Jaruzelski Steps Down as Polish Premier but Keeps Communist Party Leadership

Times Staff Writer

Polish leader Wojciech Jaruzelski stepped down as premier Wednesday but retained full authority as first secretary of the Communist Party.

The move appears to mark a new effort by Jaruzelski to revive the moribund party as the dominant center of power in Poland, diplomatic observers said.

As a newly elected Parliament convened for its first session, Jaruzelski presented Zbigniew Messner, a 56-year-old economist and his immediate deputy, as the new premier or head of government.

The 460-seat Parliament, or Sejm, also named Jaruzelski to replace Henryk Jablonski in the largely ceremonial post of chairman of the Council of State, the equivalent of a parliamentary president. For the purposes of protocol in foreign relations, this ranks Jaruzelski with heads of state.


Under the new alignment of power, Messner, who was previously in charge of implementing Poland’s largely stalled economic reforms, will have day-to-day responsibility for the operations of government, including most of industry, which is owned by the state.

Jaruzelski, as head of the Communist Party’s ruling Politburo, retains his authority over economic and social policy touching every aspect of life in Poland.

A four-star general, Jaruzelski, 62, was minister of defense in February, 1981, when he was named premier at the height of a political crisis in which the independent Solidarity labor union and its 10 million members had sapped the authority of the government and the party and gravely alarmed Poland’s neighbor, the Soviet Union.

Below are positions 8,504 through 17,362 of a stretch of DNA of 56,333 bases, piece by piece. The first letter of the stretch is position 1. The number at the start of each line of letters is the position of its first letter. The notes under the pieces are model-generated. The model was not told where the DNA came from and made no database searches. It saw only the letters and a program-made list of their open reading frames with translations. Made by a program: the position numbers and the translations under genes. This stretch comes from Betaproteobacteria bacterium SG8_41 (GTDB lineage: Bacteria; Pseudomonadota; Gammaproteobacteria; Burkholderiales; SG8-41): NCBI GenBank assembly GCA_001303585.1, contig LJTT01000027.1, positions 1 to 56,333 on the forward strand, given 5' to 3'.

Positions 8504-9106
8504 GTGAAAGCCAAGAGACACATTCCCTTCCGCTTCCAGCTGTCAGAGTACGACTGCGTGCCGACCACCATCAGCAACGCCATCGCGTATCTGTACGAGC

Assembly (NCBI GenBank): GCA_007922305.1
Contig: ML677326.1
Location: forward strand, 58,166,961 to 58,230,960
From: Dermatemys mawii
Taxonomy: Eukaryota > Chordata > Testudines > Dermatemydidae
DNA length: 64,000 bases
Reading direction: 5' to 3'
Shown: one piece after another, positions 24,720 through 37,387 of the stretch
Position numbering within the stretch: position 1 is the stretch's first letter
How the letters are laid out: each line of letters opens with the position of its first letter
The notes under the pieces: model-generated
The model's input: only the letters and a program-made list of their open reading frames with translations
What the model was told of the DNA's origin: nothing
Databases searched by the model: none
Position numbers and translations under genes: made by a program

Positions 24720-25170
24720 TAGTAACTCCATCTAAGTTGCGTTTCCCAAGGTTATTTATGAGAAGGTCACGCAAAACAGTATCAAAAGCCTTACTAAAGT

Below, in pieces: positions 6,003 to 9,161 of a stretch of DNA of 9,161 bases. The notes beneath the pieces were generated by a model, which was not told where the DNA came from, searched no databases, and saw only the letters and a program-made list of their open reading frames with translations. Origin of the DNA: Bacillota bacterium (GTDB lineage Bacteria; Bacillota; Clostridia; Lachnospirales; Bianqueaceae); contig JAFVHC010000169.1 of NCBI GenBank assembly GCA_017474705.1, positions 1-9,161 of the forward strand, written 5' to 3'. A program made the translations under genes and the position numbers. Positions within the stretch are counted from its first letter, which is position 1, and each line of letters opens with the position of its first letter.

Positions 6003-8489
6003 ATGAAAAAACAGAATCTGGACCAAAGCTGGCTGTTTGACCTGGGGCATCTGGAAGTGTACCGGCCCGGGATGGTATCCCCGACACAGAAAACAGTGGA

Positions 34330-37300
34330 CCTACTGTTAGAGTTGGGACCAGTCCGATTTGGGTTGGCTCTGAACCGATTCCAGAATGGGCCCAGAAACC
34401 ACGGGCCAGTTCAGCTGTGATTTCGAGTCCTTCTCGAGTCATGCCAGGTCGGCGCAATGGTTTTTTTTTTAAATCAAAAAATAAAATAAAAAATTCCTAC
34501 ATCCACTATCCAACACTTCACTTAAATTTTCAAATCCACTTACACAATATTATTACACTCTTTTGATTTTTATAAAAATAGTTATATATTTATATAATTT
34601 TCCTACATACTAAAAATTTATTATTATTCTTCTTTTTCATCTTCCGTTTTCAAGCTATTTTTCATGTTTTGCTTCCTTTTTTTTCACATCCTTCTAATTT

Suppression of Solidarity


Jaruzelski took his third title, as Communist Party leader, in October, 1981, and two months later suppressed Solidarity as leader of the Soviet Bloc’s first martial-law regime.

Martial law was lifted in July, 1983, and in that same year Jaruzelski gave up the post of defense minister. He remains chairman of the national defense council, which oversees defense and internal security matters.

Although the new power arrangement announced Wednesday leaves him fully in charge, diplomatic analysts said the changes are important, both for symbolic and practical reasons.

First, diplomats said, the changes mark a step back toward conventional power alignments in the Soviet Bloc, in which the head of government answers to the party leader.


“Poland has been unique in recent years among Soviet Bloc countries in that the government has actually been governing,” one diplomat observed.

The authorities are expected to hail the separation of the two functions as a symbol of political “normalization” and “stabilization.”

Bland Personality

Another diplomat noted that by handing responsibility for the government to Messner, a former professor of economics whose bland personality has made little impression on the public, Jaruzelski has not only freed himself from many administrative burdens but has also put a potential scapegoat in place if the country’s battered economy fails to revive.


Poland’s foreign debt, which continues to rise slowly as exports fail to generate enough income to meet interest payments, now stands at about $29 billion.

With only an indirect hand in running the government now, Jaruzelski is expected to concentrate on reviving the shattered Communist Party and ensuring that his relatively moderate reformist line prevails when a party congress convenes next May to set political, social and economic policy for the next five years.

Nearly a million members of the Polish Communist Party--about a third of its membership--have quit in disillusionment since martial law was imposed in 1981.

Because many of those who left came from the liberal end of the spectrum, Western analysts believe that the net effect of the exodus was to erode support within the party for liberal reforms and to shift the internal political balance toward conservative Marxist orthodoxy. Many observers believe that Jaruzelski faces an uphill struggle to maintain the primacy of his own views at next year’s party congress.


Formal Resignation

Following much of the form but little of the substance of Western parliamentary democracies, Jaruzelski appeared before the inaugural session of the Sejm to present his government’s formal resignation. Attired in a dark blue business suit rather than his customary military uniform, Jaruzelski was elected to the presidency and then nominated Messner as premier.